- The Washington Times - Tuesday, April 27, 2021

President Biden’s pick of racial justice and defund-the-police activist Kiran Ahuja to run the Office of Personnel Management is poised to advance Wednesday toward a vote by the full Senate, all but guaranteeing confirmation of another in a series of liberal activists chosen for high-ranking administration jobs.

The nomination for OPM, which oversees the federal government’s roughly 2.1 million civilian employees, coincides with the White House pledging that the agency will be the vanguard of its “diversity, equity and inclusion” agenda.

Ms. Ahuja most recently served as the chief executive officer of Philanthropy Northwest, a network of charities bankrolled by top U.S. companies that promotes liberal policies that have included defunding the police. Philanthropy Northwest also oversees a fund that pays bail for people arrested during the widespread racial justice protests that began in 2020.

Ms. Ahuja, who was chief of staff for OPM during the Obama administration, has praised civil unrest in U.S. cities as a means “of finally coming to terms with our racist history as a country.”

She also led Philanthropy Northwest while it promoted the racism-retribution agenda of academics such Ibram X. Kendi, who created an educational precept known as critical race theory that holds that White people are inherently racist and retain economic and political power by oppressing people of color.



Last June, Ms. Ahuja wrote about creating an “anti-racist future” and the “daily trials of White supremacy.”

“How will we work to not only acknowledge the life and the future of the Black community, the Indigenous community, Black immigrants, Black queer and trans people, Black women; but also to affirm it so that they are free from the daily trials of White supremacy?” she wrote.

Despite opposition from conservatives, Ms. Ahuja appeared to have enough support from Senate Democrats and possible some Senate Republicans to win confirmation.

Sen. Rob Portman of Ohio, the top Republican on the Senate Homeland Security and Government Affairs Committee, signaled tentative satisfaction with Ms. Ahuja after getting her to commit to work to improve cyber at the agency and that federal workers assigned to the crisis of migrants and unaccompanied children at the southern border are qualified for their jobs.

Other activists nominated by Mr. Biden include:

• Tucson Police Chief Chris Magnus, who is best known for his advocacy for racial justice and migrant rights, for commissioner of U.S. Customs and Border Protection.

• David Chipman, a former agent at Bureau of Alcohol, Tobacco, Firearms and Explosives who is best known as one of the nation’s leading gun-control advocates, to run the ATF.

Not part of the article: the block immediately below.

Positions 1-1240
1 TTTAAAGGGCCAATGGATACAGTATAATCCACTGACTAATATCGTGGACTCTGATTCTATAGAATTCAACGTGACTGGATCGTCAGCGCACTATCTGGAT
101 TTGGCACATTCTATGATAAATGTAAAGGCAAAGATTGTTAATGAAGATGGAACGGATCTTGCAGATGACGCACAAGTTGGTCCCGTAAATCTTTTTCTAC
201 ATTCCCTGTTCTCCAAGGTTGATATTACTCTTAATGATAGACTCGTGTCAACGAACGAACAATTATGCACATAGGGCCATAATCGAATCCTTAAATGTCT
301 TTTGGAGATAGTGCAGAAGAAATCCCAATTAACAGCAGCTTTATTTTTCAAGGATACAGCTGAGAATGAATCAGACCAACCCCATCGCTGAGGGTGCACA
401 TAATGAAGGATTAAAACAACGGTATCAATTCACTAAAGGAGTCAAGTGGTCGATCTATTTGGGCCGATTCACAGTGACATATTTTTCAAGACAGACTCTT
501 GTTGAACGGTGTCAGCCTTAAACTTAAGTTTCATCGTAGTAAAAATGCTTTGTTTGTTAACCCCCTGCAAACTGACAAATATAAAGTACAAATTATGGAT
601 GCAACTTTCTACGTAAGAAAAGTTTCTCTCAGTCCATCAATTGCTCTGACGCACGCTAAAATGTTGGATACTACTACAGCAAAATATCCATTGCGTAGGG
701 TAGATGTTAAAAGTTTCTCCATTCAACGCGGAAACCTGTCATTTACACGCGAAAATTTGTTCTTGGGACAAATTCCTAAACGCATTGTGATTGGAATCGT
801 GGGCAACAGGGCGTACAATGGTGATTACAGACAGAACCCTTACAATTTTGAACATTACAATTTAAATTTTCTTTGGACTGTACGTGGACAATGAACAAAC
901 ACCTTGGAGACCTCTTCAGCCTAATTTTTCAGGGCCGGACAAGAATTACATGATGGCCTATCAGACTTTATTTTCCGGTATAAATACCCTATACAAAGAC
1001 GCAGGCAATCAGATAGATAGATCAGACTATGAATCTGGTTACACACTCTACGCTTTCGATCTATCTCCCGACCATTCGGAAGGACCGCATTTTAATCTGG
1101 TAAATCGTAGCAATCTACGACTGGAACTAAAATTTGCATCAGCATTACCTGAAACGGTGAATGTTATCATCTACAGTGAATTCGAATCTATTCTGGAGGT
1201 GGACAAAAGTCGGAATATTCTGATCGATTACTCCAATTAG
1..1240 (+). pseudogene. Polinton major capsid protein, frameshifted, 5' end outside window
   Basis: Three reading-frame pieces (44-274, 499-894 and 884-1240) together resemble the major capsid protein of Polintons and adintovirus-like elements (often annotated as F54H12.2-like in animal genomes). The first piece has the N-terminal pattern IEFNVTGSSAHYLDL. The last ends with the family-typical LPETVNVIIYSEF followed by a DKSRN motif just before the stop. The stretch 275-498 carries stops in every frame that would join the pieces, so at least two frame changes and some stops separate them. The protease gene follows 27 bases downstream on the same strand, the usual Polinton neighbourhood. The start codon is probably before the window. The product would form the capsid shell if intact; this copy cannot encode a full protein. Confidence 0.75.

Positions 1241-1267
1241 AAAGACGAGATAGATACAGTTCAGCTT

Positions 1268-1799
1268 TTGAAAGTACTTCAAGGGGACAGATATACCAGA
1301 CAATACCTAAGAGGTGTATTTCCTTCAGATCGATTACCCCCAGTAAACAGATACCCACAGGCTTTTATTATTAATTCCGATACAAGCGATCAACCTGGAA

• Kristen Clarke, who strongly advocated for defunding the police, to lead the Justice Department’s Civil Rights Division. 

If confirmed, Ms. Ahuja would be the first South Asian and first Asian American woman to lead OPM, a status touted by the White House in announcing her nomination in February.

“I believe people are and should be at the center of all policy decisions,” Ms. Ahuja said at her confirmation hearing last week before the Senate committee. “OPM will need to innovate to meet the modern needs of agencies with respect to recruitment, hiring, retention, engagement and performance management.”

At the hearing, Sen. Josh Hawley, Missouri Republican, pressed Ms. Ahuja on whether the administration was trying to impose liberal ideology upon the federal bureaucracy and divide the federal workforce along racial lines.

He cited Mr. Biden’s order on his first day in office that restore workplace diversity training that former President Trump attempted to ban. The training includes workshops and seminars that, among other sensitivity lessons, label White people and heterosexuals as “oppressors.” 

Mr. Hawley said that at the training sessions, federal employees were told “virtually all White people contribute to racism” and employees were required to say that they “benefit from racism.”

“This along with other ideas I think are deeply divisive, amount to left-wing indoctrination, and really are an attempt to divide the American people, in this case, federal employees, along the lines of race,” Mr. Hawley said.

Ms. Ahuja said that she was not familiar with that specific training course and that she did not develop it during her previous stint at OPM

Ms. Ahuja’s fans have touted her performance at OPM under President Obama and her work at the agency as part of Mr. Biden’s transition team.

“I can personally attest to her deep appreciation for the critical role this agency plays in powering a strong federal government and her commitment to empowering the OPM workforce with the tools and support it needs to deliver on its important work,” said acting OPM Director Kathleen McGettigan.

Beth Colbert, an acting director for two years in the Obama administration, said Ms. Ahuja would be “outstanding” as the leader of OPM.

In 2019, Philanthropy Northwest received roughly 20% of its $8.7 million budget from government grants and corporate donations including from Bank of America, Boeing, JP Morgan Chase and Microsoft, according to its annual report. Among the group’s dues-paying members is Arabella Advisors, a consulting outfit founded by former Clinton administration officials that runs four funds steering hundreds of millions in contributions largely to left-leaning groups.

Shortly before Ms. Ahuja joined OPM in 2015, the agency was hit by one of the worst cyberattacks in U.S. history. In a hack attributed to Chinese Communists, personal data on millions of current and former federal employees was stolen. The Obama administration sought to downplay the breach, which critics at the time labeled a “cyber Pearl Harbor.”

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